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'The Roof is Caving In;' Mount Greylock School Committee Hears Details of Bias Incidents

By Stephen DravisiBerkshires Staff
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WILLIAMSTOWN, Mass. — Several parents in the Mount Greylock Regional School District on Thursday detailed disturbing racist incidents in the schools at a meeting of the School Committee.
 
And they had clear demands for how the body can take steps to address the problem.
 
"My ask is that an emergency task force be assembled," Williamstown Elementary School parent Bonney Hartley told the body. "I'm stating my willingness to serve on such a task force. The task force can guide the second ask, relating to staffing a qualified DEIB consultant not affiliated with the district to review existing policies and make implementation recommendations, including evaluation metrics consistent across all schools.
 
"The issue needs to be tackled with the same urgency as if the roof were caving in because that is the severity of the situation."
 
Thursday was far from the first time that incidents of discrimination have been brought up in School Committee meetings. But it was some of the most detailed and gut-wrenching testimony the governing body has heard since the national conversation about racial equity came to the fore in the summer of 2020.
 
And the meeting also featured some of the most frank commentary to date from district administrators about the shortcomings of the preK-12 district's efforts to address the problem.
 
"Pretty often, my young, Black daughter, she's in kindergarten, comes home asking me why her white counterparts don't want to play with her or telling me that folks are specifically pointing her out — her peers and also some teachers and what have you — because of the color of her skin," Williamstown's Andre Lynch told the School Committee. "My 5-year-old comes home telling me these things.
 
"I've kind of been speaking to her and chalking it up to her perspective and what have you, until shockingly a couple of weeks ago ... I was called by an administrator at WES telling me something had happened in art class. Children were asked to partner with one another, and this child who was asked to partner with my child said, 'I do not want to partner with you because of the color of your skin.'"
 
Lynch told the committee he was appalled not just that the kindergartner heard that insult from a classmate but also by the way the incident was handled by the adults at WES.
 
"Shocked, hurt, frustrated and upset, my child informed the teacher in the classroom that this happened," Lynch said. "The child that said this to my child was sent to speak to the principal for a few moments and then sent back to the classroom.
 
"With that, at that one moment there where the in-building response was to send this child that had traumatized my child back into the classroom with my child without any safety net or parameters around what that looked like."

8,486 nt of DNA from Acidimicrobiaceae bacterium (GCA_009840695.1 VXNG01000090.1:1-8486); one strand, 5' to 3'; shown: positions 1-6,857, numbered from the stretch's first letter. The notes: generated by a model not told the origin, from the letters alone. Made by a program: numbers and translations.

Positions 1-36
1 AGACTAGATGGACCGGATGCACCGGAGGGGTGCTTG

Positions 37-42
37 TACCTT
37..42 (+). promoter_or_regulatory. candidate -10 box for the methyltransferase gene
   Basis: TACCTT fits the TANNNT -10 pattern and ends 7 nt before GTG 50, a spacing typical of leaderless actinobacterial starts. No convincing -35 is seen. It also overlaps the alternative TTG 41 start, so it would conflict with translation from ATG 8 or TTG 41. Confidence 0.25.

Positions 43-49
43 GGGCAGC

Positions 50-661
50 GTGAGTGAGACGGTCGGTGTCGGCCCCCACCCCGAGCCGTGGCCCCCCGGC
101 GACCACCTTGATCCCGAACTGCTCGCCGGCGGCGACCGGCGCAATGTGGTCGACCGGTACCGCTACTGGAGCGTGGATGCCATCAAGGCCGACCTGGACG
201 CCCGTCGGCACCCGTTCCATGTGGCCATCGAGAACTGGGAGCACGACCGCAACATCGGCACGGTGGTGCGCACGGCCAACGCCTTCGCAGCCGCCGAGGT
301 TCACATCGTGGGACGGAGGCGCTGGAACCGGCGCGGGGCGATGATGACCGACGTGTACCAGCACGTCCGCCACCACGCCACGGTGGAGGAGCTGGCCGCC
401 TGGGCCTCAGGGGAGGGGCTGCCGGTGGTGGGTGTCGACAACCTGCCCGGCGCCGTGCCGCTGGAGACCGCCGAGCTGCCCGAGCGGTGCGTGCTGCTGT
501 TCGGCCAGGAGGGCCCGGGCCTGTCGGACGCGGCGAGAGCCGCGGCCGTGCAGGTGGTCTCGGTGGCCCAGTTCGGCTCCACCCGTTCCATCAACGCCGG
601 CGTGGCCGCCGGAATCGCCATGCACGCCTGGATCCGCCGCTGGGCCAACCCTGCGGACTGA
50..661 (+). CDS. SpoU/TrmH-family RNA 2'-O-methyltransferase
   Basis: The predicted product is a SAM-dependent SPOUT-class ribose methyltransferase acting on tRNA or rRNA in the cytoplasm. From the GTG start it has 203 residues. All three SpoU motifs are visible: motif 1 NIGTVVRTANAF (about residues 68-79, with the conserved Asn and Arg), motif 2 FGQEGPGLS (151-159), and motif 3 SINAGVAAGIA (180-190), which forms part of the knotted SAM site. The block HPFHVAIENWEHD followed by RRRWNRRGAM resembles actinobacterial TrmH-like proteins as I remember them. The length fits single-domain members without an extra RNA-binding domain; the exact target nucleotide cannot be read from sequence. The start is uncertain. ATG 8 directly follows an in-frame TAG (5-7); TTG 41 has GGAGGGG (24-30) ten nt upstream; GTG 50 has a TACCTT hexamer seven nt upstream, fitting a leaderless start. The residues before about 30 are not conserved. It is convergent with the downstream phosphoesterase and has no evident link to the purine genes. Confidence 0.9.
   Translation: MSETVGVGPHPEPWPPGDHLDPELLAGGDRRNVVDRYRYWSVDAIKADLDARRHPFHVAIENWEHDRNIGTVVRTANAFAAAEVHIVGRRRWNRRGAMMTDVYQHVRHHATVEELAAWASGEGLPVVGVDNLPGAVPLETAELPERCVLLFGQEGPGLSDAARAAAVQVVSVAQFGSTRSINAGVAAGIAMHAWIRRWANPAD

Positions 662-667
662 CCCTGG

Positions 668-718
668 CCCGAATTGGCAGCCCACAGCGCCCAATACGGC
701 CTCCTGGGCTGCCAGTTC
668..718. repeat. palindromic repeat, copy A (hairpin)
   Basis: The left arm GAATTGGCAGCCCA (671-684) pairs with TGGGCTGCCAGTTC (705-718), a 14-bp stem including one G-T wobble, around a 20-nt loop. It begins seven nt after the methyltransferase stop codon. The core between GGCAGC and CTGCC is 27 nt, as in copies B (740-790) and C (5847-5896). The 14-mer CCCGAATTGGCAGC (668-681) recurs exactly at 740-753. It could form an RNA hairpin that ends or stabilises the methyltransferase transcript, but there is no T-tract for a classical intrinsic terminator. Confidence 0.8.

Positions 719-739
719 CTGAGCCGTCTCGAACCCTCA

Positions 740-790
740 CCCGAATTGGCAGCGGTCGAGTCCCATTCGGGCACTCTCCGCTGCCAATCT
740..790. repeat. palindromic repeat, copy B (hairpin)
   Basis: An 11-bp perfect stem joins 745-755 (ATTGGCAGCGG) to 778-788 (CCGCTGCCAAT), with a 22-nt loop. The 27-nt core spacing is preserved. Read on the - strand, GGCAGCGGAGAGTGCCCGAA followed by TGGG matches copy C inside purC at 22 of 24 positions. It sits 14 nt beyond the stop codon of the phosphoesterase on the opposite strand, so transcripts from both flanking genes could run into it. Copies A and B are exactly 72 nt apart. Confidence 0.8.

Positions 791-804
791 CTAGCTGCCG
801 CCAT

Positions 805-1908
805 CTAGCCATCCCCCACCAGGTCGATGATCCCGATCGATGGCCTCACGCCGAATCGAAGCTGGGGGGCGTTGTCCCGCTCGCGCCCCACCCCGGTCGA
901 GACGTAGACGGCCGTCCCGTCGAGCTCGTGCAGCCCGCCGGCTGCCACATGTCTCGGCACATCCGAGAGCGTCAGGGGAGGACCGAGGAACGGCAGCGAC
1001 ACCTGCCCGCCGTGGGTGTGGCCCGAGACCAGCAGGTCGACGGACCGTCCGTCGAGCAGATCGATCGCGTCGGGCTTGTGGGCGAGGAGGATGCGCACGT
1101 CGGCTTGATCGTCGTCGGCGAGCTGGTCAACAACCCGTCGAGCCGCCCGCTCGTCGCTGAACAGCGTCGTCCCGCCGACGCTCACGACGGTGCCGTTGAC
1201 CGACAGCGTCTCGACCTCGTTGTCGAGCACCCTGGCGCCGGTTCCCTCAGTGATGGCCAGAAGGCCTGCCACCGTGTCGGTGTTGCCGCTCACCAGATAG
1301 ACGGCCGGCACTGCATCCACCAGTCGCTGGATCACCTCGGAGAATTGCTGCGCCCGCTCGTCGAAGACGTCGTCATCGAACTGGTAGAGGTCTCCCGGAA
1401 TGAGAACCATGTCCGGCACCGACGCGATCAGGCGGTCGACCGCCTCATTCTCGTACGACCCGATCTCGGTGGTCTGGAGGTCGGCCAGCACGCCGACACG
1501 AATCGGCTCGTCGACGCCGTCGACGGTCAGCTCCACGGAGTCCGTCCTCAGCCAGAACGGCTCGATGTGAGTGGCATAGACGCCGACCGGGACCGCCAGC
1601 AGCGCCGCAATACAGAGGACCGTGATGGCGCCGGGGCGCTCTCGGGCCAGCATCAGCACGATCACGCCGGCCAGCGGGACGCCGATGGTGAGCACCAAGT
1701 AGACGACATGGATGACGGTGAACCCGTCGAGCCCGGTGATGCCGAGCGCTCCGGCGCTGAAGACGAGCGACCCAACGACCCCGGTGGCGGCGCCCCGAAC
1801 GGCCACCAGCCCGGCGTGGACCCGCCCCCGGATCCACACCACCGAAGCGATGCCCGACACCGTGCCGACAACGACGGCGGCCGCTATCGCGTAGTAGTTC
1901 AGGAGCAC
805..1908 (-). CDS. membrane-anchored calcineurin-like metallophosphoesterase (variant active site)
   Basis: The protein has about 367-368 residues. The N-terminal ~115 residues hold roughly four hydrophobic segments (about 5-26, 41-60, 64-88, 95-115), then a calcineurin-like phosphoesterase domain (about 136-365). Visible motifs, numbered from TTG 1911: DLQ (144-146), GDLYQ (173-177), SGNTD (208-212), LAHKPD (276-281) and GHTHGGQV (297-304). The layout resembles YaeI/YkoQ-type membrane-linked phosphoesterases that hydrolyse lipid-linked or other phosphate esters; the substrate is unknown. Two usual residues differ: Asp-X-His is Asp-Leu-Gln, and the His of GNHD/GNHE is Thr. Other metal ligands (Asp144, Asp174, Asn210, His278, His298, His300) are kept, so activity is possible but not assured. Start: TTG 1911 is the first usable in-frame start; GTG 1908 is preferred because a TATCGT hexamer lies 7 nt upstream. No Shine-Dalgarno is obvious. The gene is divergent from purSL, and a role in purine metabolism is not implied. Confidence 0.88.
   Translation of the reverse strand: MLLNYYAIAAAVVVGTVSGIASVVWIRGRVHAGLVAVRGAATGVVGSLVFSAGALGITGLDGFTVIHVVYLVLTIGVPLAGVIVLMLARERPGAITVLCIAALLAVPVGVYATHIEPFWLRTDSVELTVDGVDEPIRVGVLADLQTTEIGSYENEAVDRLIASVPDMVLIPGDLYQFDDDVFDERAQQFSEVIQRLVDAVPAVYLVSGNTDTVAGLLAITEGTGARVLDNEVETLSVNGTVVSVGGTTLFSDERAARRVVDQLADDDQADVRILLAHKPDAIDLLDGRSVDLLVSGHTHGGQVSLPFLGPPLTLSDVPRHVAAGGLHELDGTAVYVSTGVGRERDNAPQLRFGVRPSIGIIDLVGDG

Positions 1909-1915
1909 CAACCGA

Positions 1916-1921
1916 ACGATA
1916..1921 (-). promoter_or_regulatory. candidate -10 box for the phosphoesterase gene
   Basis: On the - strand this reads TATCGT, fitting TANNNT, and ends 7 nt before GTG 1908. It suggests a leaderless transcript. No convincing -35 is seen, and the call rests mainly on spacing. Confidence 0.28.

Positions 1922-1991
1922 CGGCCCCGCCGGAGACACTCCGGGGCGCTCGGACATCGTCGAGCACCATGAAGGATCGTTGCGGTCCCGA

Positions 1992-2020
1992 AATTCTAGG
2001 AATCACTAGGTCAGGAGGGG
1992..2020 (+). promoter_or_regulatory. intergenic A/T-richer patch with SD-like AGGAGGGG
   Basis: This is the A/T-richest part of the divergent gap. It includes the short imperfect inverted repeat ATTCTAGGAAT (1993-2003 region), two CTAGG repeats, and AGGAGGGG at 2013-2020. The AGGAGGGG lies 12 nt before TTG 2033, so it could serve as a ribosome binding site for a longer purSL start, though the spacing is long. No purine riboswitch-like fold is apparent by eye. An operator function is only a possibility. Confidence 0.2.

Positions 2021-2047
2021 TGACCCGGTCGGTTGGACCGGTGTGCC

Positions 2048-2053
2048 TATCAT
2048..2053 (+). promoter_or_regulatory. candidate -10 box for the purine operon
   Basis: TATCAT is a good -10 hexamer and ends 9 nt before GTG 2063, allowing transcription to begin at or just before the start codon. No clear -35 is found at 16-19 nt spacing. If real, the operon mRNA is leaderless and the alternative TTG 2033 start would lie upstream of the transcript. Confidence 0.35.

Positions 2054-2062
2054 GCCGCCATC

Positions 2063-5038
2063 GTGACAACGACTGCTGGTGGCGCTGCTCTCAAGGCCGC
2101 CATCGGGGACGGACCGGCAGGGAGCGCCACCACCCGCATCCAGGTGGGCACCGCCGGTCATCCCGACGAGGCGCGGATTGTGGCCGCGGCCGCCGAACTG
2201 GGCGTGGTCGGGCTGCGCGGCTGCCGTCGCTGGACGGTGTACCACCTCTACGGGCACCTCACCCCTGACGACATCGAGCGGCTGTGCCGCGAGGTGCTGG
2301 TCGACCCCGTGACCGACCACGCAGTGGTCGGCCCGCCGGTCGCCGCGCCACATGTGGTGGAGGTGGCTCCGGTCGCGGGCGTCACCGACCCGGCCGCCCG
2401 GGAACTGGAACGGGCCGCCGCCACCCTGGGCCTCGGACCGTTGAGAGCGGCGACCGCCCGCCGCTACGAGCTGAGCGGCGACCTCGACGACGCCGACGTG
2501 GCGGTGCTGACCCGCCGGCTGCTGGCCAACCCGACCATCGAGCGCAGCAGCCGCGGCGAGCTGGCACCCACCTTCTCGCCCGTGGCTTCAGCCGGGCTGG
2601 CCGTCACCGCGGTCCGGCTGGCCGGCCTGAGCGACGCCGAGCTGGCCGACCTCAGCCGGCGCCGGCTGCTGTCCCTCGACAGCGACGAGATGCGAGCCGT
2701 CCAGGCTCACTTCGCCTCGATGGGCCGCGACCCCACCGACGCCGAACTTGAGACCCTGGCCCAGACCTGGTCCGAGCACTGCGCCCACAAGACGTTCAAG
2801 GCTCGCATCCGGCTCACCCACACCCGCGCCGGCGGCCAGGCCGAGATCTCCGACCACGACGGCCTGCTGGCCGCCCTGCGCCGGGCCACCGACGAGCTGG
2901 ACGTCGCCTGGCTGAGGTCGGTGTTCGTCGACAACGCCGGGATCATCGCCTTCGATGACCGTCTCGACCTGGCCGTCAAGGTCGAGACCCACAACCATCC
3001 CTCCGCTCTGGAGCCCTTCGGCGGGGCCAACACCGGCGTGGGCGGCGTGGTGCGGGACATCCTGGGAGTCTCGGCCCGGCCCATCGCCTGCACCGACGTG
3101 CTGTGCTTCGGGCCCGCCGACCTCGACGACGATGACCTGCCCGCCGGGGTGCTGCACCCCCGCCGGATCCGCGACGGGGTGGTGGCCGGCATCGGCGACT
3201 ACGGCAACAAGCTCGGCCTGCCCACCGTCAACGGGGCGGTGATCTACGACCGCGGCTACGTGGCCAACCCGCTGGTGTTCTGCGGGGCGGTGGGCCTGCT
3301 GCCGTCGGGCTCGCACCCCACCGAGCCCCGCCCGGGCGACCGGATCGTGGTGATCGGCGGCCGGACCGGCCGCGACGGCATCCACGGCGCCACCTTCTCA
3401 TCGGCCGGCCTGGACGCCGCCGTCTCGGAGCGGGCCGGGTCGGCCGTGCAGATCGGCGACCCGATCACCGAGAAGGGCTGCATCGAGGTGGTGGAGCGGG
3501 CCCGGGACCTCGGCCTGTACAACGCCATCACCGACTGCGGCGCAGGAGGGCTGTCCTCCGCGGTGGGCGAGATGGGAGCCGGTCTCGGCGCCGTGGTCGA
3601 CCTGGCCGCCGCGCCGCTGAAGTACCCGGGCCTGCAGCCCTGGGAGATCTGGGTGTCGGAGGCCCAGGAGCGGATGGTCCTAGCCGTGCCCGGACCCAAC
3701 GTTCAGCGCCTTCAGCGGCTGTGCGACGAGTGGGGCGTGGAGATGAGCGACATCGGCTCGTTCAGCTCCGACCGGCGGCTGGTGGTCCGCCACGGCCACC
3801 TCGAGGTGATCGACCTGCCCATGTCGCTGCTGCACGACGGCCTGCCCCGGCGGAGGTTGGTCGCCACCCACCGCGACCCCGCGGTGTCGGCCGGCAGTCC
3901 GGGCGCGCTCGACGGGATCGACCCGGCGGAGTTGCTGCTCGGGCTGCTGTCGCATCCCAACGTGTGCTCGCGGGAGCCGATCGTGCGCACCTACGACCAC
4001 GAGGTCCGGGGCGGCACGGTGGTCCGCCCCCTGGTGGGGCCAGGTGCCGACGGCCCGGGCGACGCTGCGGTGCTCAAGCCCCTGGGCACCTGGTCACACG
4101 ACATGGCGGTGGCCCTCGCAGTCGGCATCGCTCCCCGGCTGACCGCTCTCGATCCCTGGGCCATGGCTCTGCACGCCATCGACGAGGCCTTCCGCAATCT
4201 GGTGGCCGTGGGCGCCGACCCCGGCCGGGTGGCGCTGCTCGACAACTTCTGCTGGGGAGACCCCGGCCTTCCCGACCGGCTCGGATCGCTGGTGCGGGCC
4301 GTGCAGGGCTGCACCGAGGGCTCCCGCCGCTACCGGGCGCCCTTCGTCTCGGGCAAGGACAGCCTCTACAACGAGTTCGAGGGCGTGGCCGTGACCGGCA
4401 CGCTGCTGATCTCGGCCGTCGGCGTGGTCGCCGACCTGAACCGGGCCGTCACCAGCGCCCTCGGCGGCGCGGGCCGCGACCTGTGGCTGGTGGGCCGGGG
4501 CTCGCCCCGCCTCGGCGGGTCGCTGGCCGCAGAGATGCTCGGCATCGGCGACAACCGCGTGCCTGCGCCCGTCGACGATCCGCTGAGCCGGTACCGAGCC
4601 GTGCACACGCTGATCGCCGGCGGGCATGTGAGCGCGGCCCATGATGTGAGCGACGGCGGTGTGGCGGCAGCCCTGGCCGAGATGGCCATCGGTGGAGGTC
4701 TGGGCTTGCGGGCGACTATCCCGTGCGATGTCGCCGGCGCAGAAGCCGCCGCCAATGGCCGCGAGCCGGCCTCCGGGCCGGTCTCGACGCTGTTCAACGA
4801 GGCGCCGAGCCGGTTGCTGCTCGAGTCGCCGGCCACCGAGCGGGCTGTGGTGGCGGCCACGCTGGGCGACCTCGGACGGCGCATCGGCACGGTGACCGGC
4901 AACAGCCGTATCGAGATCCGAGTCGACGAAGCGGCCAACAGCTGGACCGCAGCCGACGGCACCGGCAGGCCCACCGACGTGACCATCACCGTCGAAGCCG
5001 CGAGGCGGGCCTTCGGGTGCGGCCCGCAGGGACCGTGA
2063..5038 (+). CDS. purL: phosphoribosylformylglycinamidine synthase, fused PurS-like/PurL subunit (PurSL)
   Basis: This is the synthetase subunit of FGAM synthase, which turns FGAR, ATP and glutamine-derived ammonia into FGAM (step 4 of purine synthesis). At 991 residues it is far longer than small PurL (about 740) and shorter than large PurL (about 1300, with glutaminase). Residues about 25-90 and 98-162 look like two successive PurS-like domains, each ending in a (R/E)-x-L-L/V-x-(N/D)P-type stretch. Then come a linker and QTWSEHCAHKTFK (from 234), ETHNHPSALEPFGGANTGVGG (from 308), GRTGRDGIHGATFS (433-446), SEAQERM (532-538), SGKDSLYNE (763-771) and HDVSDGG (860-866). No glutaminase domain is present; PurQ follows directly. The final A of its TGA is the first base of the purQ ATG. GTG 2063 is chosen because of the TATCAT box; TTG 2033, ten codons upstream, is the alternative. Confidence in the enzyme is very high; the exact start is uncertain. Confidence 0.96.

Twink Williams Burns, who has two children at Williamstown Elementary, joined other parents in the virtual meeting in reminding the School Committee that it previously approved the creation of a director of diversity, equity, inclusion and belonging position for the district and funded the position in the FY23 budget — only to see the position removed from the FY24 budget and proposed FY25 spending plan after the administration reported difficulty finding a qualified applicant and detailed an in-house plan to ramp up the district's DEIB initiative.
 
Burns shared two recent classroom incidents that point to a lack of understanding of and insensitivity to racial issues among the WES faculty.
 
"Three months ago, my child walked into an art classroom, my Black child walked into an art classroom at 7 years old where the teacher had decided to teach first-graders about the concept of slavery by showing a book that specifically depicted Black folks working in a field, subjected to violence and oppression, with no notice to parents that this would be happening, with no follow up balancing curriculum about Black excellence, Black strength, Black love and all of the other things that humanize Black people, just like any other human," Burns said. "My child came home crying because, out of context, well-meaning and completely undeveloped because of a lack of professional development that never came in the wake of losing the DEI position, my child was subjected to this as the only Black person in the room.
 
"Three weeks ago, friends of my child in third grade at WES came home having been taught that day by their teacher — who does not teach Black history but decided to talk about slavery — that slavery was actually a positive thing for Black people because it took Black people from sleeping on dirt to sleeping in cabins, because it taught Black people job skills. I can't tell you the level of grieving that that has caused in that family and my family and the rest of the Black community that is under the care of the Mount Greylock Regional School District, particularly because there is no specific way for us to ensure that will not happen again."
 
Matt Smith, who has a child at WES, told the School Committee that his family's oldest child chose to leave Mount Greylock Regional School, "in part because of the anti-Black racism she experienced directly and she regularly witnessed as a student [at the middle-high school] for two years."